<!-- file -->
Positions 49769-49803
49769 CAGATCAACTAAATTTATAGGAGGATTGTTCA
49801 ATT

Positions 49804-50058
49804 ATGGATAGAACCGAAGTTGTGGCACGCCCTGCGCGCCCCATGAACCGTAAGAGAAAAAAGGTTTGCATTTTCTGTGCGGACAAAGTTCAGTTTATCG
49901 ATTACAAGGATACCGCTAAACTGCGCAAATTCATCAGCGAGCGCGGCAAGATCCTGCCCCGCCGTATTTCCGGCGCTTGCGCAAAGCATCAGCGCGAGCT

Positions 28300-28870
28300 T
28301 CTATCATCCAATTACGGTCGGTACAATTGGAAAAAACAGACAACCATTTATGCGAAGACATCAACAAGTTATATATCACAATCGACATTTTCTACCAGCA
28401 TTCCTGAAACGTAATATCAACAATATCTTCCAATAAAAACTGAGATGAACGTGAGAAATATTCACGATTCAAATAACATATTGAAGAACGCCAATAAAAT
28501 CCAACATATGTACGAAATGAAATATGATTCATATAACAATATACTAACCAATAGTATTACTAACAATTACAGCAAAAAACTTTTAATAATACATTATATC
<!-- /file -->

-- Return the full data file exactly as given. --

Positions 49769-49803
49769 CAGATCAACTAAATTTATAGGAGGATTGTTCA
49801 ATT

Positions 49804-50058
49804 ATGGATAGAACCGAAGTTGTGGCACGCCCTGCGCGCCCCATGAACCGTAAGAGAAAAAAGGTTTGCATTTTCTGTGCGGACAAAGTTCAGTTTATCG
49901 ATTACAAGGATACCGCTAAACTGCGCAAATTCATCAGCGAGCGCGGCAAGATCCTGCCCCGCCGTATTTCCGGCGCTTGCGCAAAGCATCAGCGCGAGCT

Positions 28300-28870
28300 T
28301 CTATCATCCAATTACGGTCGGTACAATTGGAAAAAACAGACAACCATTTATGCGAAGACATCAACAAGTTATATATCACAATCGACATTTTCTACCAGCA
28401 TTCCTGAAACGTAATATCAACAATATCTTCCAATAAAAACTGAGATGAACGTGAGAAATATTCACGATTCAAATAACATATTGAAGAACGCCAATAAAAT
28501 CCAACATATGTACGAAATGAAATATGATTCATATAACAATATACTAACCAATAGTATTACTAACAATTACAGCAAAAAACTTTTAATAATACATTATATC